Job-related perceptions of male and female government, industrial, and public accountants

John Touliatos1, Arthur G. Bedeian2, Kevin Mossholder2, Arnold I. Barkman1
1Texas Christian University, United States
2Auburn University, United States
Cite this article:  Touliatos, J., Bedeian, A. G., Mossholder, K., & Barkman, A. I. (1984). Job-related perceptions of male and female government, industrial, and public accountants. Social Behavior and Personality: An international journal, 12(1), 61-68.

Volume 12 Issue 1 | e428 | Published: February 1984 | DOI: https://doi.org/10.2224/sbp.1984.12.1.61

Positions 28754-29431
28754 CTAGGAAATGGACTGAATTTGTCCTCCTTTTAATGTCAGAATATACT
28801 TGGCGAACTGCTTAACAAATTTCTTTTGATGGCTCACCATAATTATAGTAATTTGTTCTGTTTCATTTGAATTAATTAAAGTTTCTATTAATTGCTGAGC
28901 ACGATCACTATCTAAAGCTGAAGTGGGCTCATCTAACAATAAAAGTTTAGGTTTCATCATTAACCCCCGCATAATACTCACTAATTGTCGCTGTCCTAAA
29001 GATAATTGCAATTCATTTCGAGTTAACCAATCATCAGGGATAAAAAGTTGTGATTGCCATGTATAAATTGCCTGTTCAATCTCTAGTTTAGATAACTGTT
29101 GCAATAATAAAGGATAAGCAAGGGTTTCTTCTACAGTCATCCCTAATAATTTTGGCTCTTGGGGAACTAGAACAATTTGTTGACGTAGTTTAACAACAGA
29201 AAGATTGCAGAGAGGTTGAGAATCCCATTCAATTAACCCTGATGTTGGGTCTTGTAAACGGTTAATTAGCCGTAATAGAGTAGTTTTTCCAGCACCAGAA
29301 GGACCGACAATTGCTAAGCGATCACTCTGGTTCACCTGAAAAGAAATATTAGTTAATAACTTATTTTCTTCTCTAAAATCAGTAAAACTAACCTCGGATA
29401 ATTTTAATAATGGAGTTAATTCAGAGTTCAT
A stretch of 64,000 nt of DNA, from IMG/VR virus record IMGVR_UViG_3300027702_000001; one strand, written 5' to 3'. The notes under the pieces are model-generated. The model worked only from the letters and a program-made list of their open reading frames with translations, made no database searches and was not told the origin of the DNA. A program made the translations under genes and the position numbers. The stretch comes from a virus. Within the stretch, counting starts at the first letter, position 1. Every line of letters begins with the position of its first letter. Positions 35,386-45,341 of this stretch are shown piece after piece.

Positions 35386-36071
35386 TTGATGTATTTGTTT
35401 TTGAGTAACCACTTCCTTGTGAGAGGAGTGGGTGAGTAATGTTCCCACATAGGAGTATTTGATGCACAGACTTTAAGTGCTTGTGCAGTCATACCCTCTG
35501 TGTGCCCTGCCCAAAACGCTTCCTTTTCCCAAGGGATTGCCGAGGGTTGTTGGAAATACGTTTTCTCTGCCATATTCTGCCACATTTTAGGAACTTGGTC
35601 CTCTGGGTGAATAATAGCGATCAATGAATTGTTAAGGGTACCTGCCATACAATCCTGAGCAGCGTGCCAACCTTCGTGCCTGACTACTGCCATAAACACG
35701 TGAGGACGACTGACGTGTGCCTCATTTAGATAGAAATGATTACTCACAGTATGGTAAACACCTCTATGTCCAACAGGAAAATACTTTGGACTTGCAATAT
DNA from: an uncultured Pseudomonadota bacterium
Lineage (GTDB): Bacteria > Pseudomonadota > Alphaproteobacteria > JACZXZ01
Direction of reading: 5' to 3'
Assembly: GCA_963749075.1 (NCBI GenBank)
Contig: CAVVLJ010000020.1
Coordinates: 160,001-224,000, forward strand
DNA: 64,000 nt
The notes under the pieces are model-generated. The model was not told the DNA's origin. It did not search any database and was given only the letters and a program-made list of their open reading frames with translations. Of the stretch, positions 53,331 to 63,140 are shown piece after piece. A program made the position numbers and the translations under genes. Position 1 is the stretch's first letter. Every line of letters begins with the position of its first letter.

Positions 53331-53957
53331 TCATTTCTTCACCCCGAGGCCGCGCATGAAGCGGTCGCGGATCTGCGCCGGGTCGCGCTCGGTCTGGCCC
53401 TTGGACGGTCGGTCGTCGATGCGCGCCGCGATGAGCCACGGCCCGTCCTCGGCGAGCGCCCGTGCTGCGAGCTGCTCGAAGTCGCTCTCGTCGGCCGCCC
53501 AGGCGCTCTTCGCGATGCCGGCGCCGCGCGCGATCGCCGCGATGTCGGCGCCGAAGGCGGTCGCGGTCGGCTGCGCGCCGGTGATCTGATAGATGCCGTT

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Whereas the adverse consequences of role stress are well substantiated for most occupational groups, the relationship between this phenomenon and other job-related factors in accountants has received relatively less attention. The limited past research involving accountants has either excluded female accountants or failed to report data by sex. Moreover, previous research has largely excluded accountants in government settings, focusing primarily on industrial and public accountants. In view of these limitations, the present investigations examined the relationships among role stress (i e, role conflict and ambiguity), job-related tension, job satisfaction, and propensity to terminate employment for a national sample of both male and female accountants in public, industrial, and government accounting. Within and between sex differences for each of the three accountant groups on the five job-related variables are analyzed. Findings are discussed in terms of the uniqueness of different types of accounting jobs and pertinent implications are advanced.
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